Kathryn Stockett’s best-selling novel, brought to the big screen by her friend Tate Taylor, is the story about the friendship of three women in segregated 1960’s Mississippi.
Eugenia ‘Skeeter’ Phelan (Emma Stone) is a recent college graduate with dreams of becoming a writer. Upon returning home, she gets the idea to write a book telling the untold stories of the maids in her town. It’s a risky idea, even illegal at the time due to the Jim Crow laws, and Skeeter is at first met with resistance from the maids. Eventually Aibileen Clark (Viola Davis) is the first to come forward and agree to be interviewed. She is soon joined by her best friend Minny Jackson (Octavia Spencer). A bond is formed between the three women as they share their stories.
It’s easy to be skeptical about The Help. The novel after all was written by a white woman born in 1969. Stockett’s manuscript was rejected 60 times before being accepted and published. Star Viola Davis even recently admitted in an interview with Movieline to having her own hesitations when she first heard about the book. (“’Ugh..’ my heart sank,” was her initial reaction upon learning the novel was written by a white woman).
The book eventually won Davis and millions of others over due to the depth and humanity of the characters and the inspiring story of unlikely friendships and ordinary people doing extraordinary things.
Still, even with the success of the novel, many (including myself) likely had an “ugh” moment of their own upon hearing of the film adaptation. You know this type of film. The feel-good, message drama carefully constructed to get a laugh here, a tear there, and a “You go girl!” there. There have been many before and there will be many more to follow.
The Help isn’t one of them.
With the wrong people involved, it very easily could have been a clichéd tearjerking chick flick. That’s not to say there aren’t a few moments that border on manipulation, but most of the tears and laughs are well-earned thanks to the phenomenal cast, with Davis at the forefront. Make no doubts (sorry, couldn’t resist) this is her movie. Every moment she is on the screen, Davis pulls the viewer in with her captivating and nuanced portrayal of Aibileen. A quietly flawless interpretation of the character, she often doesn’t even have to speak a word. It is without a doubt (I didn’t do that one on purpose) an Oscar-caliber performance, and deserves to be remembered come awards-season.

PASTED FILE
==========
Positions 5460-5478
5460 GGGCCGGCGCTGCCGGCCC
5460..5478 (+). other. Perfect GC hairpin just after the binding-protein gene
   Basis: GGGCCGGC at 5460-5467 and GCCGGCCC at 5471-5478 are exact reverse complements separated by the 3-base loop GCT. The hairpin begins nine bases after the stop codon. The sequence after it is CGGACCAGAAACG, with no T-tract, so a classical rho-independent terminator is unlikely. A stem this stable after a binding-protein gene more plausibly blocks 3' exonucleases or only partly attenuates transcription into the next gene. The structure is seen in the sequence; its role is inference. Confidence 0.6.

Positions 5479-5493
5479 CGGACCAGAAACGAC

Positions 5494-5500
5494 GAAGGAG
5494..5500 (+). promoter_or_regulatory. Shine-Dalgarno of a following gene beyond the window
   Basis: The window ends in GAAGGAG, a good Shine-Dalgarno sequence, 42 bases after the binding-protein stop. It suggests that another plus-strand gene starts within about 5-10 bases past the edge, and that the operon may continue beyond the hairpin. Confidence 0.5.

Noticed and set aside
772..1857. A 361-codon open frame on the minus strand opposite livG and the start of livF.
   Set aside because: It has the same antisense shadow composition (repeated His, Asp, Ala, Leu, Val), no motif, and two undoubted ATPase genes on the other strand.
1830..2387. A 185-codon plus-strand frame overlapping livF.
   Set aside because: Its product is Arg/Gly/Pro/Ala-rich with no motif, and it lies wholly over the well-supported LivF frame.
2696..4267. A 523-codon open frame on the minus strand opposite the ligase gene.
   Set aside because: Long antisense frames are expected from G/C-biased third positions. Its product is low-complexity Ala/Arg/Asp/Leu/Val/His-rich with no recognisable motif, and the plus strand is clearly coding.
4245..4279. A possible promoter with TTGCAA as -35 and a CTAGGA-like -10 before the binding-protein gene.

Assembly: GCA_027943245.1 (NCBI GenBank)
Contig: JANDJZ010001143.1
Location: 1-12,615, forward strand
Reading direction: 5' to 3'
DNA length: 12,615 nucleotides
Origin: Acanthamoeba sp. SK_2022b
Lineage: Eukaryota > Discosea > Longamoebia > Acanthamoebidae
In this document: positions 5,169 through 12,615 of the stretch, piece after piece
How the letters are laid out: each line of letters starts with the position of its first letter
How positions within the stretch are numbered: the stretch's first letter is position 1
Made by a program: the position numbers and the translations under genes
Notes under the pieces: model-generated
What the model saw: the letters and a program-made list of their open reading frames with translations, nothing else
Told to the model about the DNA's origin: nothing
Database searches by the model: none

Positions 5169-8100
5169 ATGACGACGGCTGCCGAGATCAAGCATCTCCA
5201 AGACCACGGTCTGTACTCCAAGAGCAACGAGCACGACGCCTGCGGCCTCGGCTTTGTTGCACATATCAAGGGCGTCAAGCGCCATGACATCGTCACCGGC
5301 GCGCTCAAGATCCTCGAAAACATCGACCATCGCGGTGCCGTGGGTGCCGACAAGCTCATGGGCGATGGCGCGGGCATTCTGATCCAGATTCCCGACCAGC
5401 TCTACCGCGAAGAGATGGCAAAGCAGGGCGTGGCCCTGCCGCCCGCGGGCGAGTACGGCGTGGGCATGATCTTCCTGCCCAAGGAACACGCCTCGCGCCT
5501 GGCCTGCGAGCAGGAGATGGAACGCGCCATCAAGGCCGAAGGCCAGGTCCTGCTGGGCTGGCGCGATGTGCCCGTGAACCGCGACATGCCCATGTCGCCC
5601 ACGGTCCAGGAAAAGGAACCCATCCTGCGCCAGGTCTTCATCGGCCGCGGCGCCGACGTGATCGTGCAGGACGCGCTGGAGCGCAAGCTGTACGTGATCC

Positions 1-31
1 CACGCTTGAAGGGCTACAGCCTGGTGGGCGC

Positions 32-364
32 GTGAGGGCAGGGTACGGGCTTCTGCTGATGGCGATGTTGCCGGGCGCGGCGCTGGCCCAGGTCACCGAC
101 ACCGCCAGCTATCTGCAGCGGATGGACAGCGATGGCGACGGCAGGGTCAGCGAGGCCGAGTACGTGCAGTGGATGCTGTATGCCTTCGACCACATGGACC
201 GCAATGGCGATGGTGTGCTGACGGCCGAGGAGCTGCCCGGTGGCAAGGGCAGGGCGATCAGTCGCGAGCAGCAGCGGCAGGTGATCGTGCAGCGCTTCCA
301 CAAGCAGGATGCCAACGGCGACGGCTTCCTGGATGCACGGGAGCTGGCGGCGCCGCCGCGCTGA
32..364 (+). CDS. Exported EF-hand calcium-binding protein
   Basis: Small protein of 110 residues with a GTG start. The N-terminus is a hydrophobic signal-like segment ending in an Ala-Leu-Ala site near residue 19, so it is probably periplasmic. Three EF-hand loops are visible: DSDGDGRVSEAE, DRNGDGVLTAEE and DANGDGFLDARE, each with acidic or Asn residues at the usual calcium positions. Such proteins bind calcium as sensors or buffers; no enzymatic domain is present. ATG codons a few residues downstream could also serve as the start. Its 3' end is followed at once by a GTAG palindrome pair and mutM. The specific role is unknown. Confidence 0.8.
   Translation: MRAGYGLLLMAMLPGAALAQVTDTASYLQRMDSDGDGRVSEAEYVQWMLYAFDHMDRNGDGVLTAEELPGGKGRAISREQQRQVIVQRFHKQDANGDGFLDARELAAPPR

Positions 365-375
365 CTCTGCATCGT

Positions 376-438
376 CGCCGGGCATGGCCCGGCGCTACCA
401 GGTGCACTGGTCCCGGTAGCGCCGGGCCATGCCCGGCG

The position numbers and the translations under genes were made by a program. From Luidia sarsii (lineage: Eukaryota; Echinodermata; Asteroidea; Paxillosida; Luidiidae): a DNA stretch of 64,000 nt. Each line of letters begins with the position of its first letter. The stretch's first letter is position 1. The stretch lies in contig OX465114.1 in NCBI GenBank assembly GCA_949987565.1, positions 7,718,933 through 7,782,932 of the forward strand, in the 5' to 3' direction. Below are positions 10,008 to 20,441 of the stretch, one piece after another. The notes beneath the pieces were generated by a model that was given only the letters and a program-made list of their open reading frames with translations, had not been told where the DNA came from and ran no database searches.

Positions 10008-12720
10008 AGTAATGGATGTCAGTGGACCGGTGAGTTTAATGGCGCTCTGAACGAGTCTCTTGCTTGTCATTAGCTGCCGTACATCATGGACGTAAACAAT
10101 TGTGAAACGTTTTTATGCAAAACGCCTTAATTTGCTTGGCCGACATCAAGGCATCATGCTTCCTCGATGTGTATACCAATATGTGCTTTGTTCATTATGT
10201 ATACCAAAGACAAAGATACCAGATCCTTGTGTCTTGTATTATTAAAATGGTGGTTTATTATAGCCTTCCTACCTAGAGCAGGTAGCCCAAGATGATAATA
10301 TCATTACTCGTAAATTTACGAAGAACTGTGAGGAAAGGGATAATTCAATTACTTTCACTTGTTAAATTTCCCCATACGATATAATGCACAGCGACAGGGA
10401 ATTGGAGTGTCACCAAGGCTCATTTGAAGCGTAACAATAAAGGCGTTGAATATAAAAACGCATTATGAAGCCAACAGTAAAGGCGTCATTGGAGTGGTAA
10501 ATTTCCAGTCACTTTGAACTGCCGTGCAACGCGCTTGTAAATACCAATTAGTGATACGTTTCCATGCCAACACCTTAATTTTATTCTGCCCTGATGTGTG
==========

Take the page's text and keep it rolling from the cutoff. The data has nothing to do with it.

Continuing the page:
The rest of the cast is just as on-point and nomination-worthy. Octavia Spencer’s scene-stealing and star-making performance as Minny will make you laugh out loud one moment, and break your heart the next. Emma Stone once again proves that she is one of the most talented and versatile actresses of her generation giving Skeeter a perfect balance of gumption, humor and naivety.
At times you can almost hear Lindsay Lohan shoving another pin into her Emma Stone voodoo doll.
While viewing the film, it’s difficult to appreciate how fantastic Bryce Dallas Howard is, because she is so convincingly repulsive you are too busy hating her (her character is pretty one-note, but damn, does she play the hell out of that note). Allison Janney as Skeeter’s mother is exceptional as always and Sissy Spacek and Cicely Tyson are fantastic in their small but pivotal roles (I dare you not to howl in laughter along with Spacek during one particularly memorable scene. I also dare you not get something in your eye during another featuring Tyson). Lastly, there’s Jessica Chastain. This is the first time I’ve ever seen her and I can’t wait to see her again. Her moments with Spencer are perhaps the most touching in the entire film.
Due to time constraints, it’s nearly impossible to include everything in a novel in the film adaptation and cuts must be made. The Help could have used a few more of these cuts, clocking in at 2 hours, 17 minutes. A few subplots could have easily been dropped without affecting the overall tone and story, including Skeeter’s relationship with a suitor whom quickly goes from asshole to nice guy back to asshole before we even care enough to remember his name. It adds little to the story save for a few of those “You go girl!” moments I mentioned earlier.
The Help is a solid film with outstanding performances that are not to be missed. It’s not so much a “message-movie” as it is a movie that happens to have a message (and that message is not the obvious “Racism is bad”). It’s a beautiful story about friendship, understanding others, and having courage when faced with opposition. Rest assured, though it may appear to be at first, it is most definitely not another one of those brave white hero stands up for racial injustice movies.
Mini-Spoiler: This is also the second movie in two weeks that contains a gag about a person eating feces, but unlike The Change-Up, it works splendidly here.
Bonus Drinking Game
Take a drink: every time someone is shown using a toilet.
Take a drink: whenever Skeeter’s mother complains that Skeeter is still single.
Take a drink: every time Hilly says something horrible.
Take a drink: every time Celia mentions how bad she is at cooking and cleaning.
Take a drink: whenever there is a mention of pie.